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Report: Legal gender recognition in Lesotho

Legal gender recognition affects a person’s recognition and protection before the law and the ability to navigate through areas of daily life. It refers to transgender people’s ability to obtain official identification documents that reflect their name and gender identity, through legal and administrative processes. These processes include changing names and gender markers on identification documents and administrative records, such as birth certificates, identity cards, passports, driver’s licenses, and educational and employment records. Identification documents are increasingly required for many activities in daily life, including routine tasks such as collecting a parcel from the post office or buying bus or aeroplane tickets. A transgender person’s ability to live in dignity, equality, and security is severely compromised if they do not have an identity document that matches their gender identity, and that instead lists their title, name, sex, and/ or gender-based on the sex assigned to them at birth.

This research brief, jointly published by the People’s Matrix Association, Women and Law Southern Africa (Lesotho), and SALC,  provides information and guidance on the interpretation of the legal framework and the challenges faced by transgender and gender non-conforming people in obtaining legal gender recognition in Lesotho. This brief is written to support engagements around legal gender recognition, between the government of Lesotho and organisations advocating for the rights of lesbian, gay, bisexual, transgender, and intersex (LGBTI) individuals in Lesotho. The brief aims to provide empirical evidence based on up-to-date international scientific understanding and best practices, on issues pertaining to legal gender recognition, including changing ‘sex’ or ‘gender’ markers on identity documents. To contextualise these issues, the brief explains the relationship between sex and gender, gender-affirming practices and gender-affirming healthcare, as well as international best practices related to the legal affirmation of sex or gender.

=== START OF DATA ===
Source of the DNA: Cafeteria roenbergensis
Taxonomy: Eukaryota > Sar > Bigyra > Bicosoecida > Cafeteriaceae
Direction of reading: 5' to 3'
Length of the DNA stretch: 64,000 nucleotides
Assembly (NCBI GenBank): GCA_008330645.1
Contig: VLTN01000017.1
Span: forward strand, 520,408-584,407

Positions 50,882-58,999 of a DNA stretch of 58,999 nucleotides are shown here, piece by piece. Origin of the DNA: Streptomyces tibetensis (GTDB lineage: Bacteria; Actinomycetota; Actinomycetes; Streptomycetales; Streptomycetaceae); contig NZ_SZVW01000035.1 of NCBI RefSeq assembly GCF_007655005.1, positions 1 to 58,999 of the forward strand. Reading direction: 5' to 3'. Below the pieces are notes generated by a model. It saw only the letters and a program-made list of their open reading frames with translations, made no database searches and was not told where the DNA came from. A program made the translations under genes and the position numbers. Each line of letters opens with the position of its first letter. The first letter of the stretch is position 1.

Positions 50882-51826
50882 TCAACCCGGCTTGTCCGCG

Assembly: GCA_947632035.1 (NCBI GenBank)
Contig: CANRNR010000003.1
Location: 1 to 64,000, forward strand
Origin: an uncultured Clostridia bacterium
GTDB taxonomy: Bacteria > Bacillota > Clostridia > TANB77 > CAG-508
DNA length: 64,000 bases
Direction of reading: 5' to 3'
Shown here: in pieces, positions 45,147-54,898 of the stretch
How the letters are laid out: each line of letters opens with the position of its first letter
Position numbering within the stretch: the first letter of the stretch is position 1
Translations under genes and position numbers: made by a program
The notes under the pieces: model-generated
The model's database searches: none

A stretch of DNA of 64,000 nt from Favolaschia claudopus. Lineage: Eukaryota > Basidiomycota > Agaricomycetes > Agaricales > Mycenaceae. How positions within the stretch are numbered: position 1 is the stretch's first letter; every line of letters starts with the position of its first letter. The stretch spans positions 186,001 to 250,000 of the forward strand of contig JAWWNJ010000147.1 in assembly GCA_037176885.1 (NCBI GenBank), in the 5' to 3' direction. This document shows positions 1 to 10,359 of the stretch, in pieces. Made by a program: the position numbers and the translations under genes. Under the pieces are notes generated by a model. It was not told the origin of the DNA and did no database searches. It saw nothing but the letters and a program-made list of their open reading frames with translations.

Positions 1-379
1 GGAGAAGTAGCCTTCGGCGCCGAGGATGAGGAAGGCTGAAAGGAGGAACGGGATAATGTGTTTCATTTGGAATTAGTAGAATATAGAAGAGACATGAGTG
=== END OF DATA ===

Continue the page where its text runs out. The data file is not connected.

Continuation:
The brief was developed in consultation with organisations representing the interests of LGBTI persons and persons who identify as transgender, gender non-conforming, or gender diverse, who met for a consultative meeting in Maseru in October 2019.

The report is available here.


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